"I have a love-hate relationship with Title II," Tyler Booth told Engadget. Booth is the president of Portland, Oregon-based ISP Stephouse Networks. His company serves more than 1,000 people in a 500 square-mile area, many who wouldn't have broadband access because Comcast often doesn't offer service in rural communities. DSL is available from CenturyLink, but many get unusable speeds because of their distance from the central office.
For Booth, classifying broadband as a utility under Title II means he can compete with established providers and his customers get better service as a result. But it also means the government can dictate how he earns a living. "I'm, in principle, for net neutrality and everything it stands for. But when somebody creates regulations that have a direct impact on the costs and finances of my business, I don't really support that."
Under current Title II regulations, Booth has to file two forms a year detailing who his customers are, how much they pay for service and the speeds they're getting. This paperwork costs around $800 in legal and filing fees in addition to two weeks' labor costs for the person doing the paperwork.
But it's a burden he's willing to shoulder because it means customers get better service without a contract and hidden fees for less than what Comcast offers in its limited service area. Stephouse's fixed wireless service costs $49 per month for 25Mbps downloads and $69 per month for gigabit (where available). For those areas where it can't provide fiber, 20Mbps service costs $75 per month. Comcast charges $30 per month for the first year of 55Mbps service, that more than doubles after the introductory period ends. We've reached out to Comcast for comment and will update this story should it arrive.
Booth says customers see Stephouse as an alternative to predatory billing practices and other abuses from ISPs that are more focused on (as he puts it) "bleeding every penny out of their customers" than they are building a long-term subscriber base. "It's critical to us to treat our customers fairly and not charge them for priority access to particular video sites." Booth predicted that if the doom and gloom scenario where ISPs charge customers more for Netflix or Hulu streaming comes to pass, Stephouse could benefit from an exodus of Comcast customers.
He doesn't see Stephouse having to follow suit and charge for priority access, though. "I'd imagine we'd lose the confidence of quite a few of our customers who, quite frankly, have come to us because they believe we're a safe haven from those types of billing practices," he said.
Should Ajit Pai's FCC Title II repeal go through, Booth doesn't think we'll see drastic changes in the near term. Instead, he thinks things like fast lanes will be something that creep in slowly until they become the new normal. "I don't see the repeal of net neutrality as pro-consumer at all, but whether or not we actually see any impact is to be seen."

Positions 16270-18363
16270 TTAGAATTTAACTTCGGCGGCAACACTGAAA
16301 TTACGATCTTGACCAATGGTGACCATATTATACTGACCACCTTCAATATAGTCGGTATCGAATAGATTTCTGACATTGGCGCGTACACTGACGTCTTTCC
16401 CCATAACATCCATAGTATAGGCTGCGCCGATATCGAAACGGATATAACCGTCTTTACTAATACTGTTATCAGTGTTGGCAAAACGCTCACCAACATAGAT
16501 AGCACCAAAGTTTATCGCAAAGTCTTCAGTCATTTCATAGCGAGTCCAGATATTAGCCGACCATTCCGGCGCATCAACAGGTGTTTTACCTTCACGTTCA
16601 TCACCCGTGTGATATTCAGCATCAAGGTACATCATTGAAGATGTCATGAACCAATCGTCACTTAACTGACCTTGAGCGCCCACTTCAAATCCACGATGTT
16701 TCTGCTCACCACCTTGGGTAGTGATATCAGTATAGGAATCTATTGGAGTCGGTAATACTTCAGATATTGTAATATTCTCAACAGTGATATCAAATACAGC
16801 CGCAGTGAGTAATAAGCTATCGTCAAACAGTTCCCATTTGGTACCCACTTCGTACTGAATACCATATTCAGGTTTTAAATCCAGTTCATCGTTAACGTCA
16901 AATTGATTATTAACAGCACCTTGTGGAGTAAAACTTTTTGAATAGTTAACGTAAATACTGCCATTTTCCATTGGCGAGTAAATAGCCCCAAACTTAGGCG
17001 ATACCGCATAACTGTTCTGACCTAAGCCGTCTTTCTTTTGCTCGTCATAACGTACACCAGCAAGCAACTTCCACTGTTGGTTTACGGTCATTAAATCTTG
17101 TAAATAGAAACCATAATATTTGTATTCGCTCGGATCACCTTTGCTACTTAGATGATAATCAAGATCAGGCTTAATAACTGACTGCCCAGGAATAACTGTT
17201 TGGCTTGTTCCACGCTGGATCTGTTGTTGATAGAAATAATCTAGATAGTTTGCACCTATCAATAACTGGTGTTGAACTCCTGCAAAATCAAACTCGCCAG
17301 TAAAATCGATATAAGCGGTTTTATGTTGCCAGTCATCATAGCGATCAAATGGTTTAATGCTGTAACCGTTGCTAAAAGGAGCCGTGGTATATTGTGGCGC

He has suspicions about why the Title II repeal is Pai's most public objective, though: It's a distraction from the ongoing changes to the Citizens Broadband Radio Service (CBRS) framework. Simply put, in 2016 the FCC voted to open the 3.5Ghz band for licensed and unlicensed use, which would have made it easier for smaller telcos to compete by offering access to the unlicensed part of the relatively less busy frequency. That's versus the expensive, licensed 2.4Ghz and 5Ghz spectrum occupied by the likes of AT&T and Verizon. This April, T-Mobile bought almost half of the spectrum on auction for $8 billion.
"We have to share [the unlicensed spectrum] with everyone else," Booth said. "Having the availability of 3.5Ghz coming in was a very good thing for us and other small businesses that utilized wireless spectrum."
Other factors affect how much 2.4Ghz and 5Ghz spectrum a single bidder can buy (now, as much as they want) and how big of a geographic area that covers. The 2016 ruling tied spectrum licenses to areas based on census data. It would've created places where smaller ISPs could come in and provide service where Comcast or Time Warner wouldn't. Instead, an ISP can buy frequency that covers an entire city.
For example, 40 percent of Detroit's residents don't have internet access because Comcast won't serve certain areas where it'd be hard to guarantee a return. This effectively creates a no-compete zone and leaves thousands without the internet, unless they want to pony up for mobile broadband via their smartphone.
Much like how it's mostly ISPs that support the rollback of Title II, it's AT&T, T-Mobile and Verizon supporting the CBRS changes. And like their reasoning for repealing Title II, it's because they probably stand to make more money as a result.
For Booth, CBRS changes won't affect how Stephouse operates in Portland. He said that wireless frequency hasn't significantly changed in the past 15 years, but that the new frequency availability would be a boon for his customers. It'd enable, faster speeds and other innovations — precisely what Pai says repealing Title II will offer.
Pai also claims (PDF) that net neutrality has harmed small ISPs like Stephouse and has "injected regulatory uncertainty into their business plans." That's been refuted as well. Rather than shrinking in size and coverage as the FCC purports, a number have done the exact opposite in rural areas, according to Ars Technica.
Booth said all that net-neutrality regulations do to Stephouse is affect its interactions with local government. "What protections Title II provides us with is solidifying us and saying that we are a utility." From the sound of it, this is all just another case of Pai perverting facts to suit his agenda before tomorrow's vote.